For example, she didn’t have any hankering for material things. She was basically very simple in her wants as far as clothes or food went, and she had little or no interest in jewellery or other finery. She was wonderful with the needle and more often than not made her own blouses and embroidered some of them, too. She even made some dresses for my sister and me (though I forget what they looked like just now).
But later on, when I could understand it, I used to feel immensely proud of the fact that so many people knew her and loved and admired her. Some of her fame did rub off on us, her grandchildren, I suppose, but not much. In those days there wasn’t this wild excess of adulation and cult followings and so forth. If a person was famous for something or the other, he or she was greatly admired and respected for his works, but that was all. No-one was really a poster-boy or pin-up girl (except, I suppose, actors and actresses. But I meant on the intellectual front!) There weren’t any Salman Rushdies or J. K. Rowlings then!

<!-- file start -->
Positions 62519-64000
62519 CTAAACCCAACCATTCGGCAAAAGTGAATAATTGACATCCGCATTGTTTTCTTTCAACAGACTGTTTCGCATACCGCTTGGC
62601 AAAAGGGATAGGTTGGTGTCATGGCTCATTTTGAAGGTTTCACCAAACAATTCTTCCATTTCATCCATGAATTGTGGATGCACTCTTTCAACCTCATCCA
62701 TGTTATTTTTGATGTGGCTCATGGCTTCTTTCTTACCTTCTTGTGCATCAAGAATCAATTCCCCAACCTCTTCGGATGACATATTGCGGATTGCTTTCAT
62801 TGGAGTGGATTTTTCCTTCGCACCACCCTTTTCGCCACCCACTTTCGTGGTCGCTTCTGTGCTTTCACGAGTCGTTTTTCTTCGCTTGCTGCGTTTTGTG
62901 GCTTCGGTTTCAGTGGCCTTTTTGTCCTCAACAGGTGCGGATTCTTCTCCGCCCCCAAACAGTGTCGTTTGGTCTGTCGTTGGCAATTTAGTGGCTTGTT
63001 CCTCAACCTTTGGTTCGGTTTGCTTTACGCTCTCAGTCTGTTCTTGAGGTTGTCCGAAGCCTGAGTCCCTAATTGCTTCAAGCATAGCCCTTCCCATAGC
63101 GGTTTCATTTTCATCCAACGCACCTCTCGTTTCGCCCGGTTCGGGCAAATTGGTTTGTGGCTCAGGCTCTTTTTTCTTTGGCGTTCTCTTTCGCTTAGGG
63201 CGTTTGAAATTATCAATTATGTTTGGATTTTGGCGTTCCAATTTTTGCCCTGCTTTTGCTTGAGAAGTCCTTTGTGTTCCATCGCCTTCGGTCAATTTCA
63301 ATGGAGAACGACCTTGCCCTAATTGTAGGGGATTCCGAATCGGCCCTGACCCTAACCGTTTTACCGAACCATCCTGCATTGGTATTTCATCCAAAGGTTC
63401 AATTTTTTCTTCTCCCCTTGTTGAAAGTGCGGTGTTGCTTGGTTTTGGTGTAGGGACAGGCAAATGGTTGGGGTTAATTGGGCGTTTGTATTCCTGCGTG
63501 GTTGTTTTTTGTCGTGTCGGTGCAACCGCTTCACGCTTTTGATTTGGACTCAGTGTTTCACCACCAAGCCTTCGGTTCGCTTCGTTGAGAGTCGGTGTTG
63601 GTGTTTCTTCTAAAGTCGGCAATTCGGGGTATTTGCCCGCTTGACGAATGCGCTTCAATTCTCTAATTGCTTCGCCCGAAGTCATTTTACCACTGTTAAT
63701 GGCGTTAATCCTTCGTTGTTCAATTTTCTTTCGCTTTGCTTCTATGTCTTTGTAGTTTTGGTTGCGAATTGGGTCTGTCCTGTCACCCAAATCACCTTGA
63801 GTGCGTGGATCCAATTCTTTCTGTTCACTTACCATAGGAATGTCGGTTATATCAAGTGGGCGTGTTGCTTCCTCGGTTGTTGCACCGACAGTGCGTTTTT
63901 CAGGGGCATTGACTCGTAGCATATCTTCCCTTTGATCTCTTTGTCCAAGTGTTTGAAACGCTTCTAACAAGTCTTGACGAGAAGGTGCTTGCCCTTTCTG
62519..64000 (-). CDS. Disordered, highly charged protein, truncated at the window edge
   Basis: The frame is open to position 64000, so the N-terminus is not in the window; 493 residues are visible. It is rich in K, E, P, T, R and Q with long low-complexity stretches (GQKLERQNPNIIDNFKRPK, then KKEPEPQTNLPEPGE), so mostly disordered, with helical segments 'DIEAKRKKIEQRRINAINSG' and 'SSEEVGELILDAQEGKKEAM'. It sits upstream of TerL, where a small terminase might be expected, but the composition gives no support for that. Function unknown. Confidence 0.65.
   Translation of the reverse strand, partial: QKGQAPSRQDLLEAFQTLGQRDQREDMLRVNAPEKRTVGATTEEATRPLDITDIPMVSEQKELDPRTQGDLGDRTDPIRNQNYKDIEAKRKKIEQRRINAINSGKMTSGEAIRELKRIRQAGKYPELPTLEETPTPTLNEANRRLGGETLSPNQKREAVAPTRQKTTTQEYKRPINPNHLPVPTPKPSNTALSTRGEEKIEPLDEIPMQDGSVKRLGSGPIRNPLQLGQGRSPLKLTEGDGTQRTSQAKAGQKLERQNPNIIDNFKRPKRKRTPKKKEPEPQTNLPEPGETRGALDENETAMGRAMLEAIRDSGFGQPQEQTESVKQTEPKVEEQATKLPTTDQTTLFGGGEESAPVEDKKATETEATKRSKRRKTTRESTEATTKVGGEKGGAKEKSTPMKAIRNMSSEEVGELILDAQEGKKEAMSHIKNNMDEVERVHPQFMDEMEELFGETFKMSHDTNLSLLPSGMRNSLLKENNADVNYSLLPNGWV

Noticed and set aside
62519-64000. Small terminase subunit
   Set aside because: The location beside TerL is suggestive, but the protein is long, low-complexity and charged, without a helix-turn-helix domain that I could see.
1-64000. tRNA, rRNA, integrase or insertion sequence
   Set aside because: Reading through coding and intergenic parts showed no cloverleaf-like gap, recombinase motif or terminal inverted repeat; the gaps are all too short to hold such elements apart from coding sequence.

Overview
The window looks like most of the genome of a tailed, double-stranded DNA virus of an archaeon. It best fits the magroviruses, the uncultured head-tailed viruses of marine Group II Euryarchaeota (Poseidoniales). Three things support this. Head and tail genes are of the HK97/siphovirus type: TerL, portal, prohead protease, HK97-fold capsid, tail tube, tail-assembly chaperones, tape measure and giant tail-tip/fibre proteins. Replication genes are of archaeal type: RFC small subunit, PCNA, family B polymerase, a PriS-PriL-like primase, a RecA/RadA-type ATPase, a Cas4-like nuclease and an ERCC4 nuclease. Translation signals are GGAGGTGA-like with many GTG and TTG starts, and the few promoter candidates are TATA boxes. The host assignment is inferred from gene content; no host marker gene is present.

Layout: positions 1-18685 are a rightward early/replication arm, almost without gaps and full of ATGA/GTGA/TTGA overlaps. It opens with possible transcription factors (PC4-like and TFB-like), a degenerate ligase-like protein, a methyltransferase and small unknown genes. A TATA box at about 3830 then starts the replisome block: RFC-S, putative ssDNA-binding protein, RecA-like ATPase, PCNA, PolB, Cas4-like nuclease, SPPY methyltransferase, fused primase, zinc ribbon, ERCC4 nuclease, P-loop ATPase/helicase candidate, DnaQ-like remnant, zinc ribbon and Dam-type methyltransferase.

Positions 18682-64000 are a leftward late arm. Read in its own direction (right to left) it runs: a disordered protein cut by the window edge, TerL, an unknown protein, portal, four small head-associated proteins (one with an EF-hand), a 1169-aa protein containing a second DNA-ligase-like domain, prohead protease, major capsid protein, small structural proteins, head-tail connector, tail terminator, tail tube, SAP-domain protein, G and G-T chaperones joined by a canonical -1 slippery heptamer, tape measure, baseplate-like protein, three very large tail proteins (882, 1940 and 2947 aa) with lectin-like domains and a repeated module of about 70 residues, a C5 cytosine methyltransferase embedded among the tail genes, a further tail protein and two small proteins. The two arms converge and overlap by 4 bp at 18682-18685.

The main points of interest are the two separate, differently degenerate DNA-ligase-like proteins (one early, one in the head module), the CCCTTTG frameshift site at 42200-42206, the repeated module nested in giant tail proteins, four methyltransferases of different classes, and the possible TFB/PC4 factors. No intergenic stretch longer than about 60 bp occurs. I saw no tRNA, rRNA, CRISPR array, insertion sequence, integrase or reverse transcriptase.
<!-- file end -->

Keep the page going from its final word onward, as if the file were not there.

AK: Could you tell us a bit about her parents too?
SB: Not much, I’m afraid, as I never saw them. And she didn’t talk much about them, either. Actually Didibhai seemed to have been somewhat wary of her father – though she greatly admired and respected him for his intelligence and upright qualities. And she dearly loved her mother, who seemed to have been the quintessential ‘Ma’.
AK: What was she like as a person – a writer, a mother and a grandmother? Did these many personalities intermingle?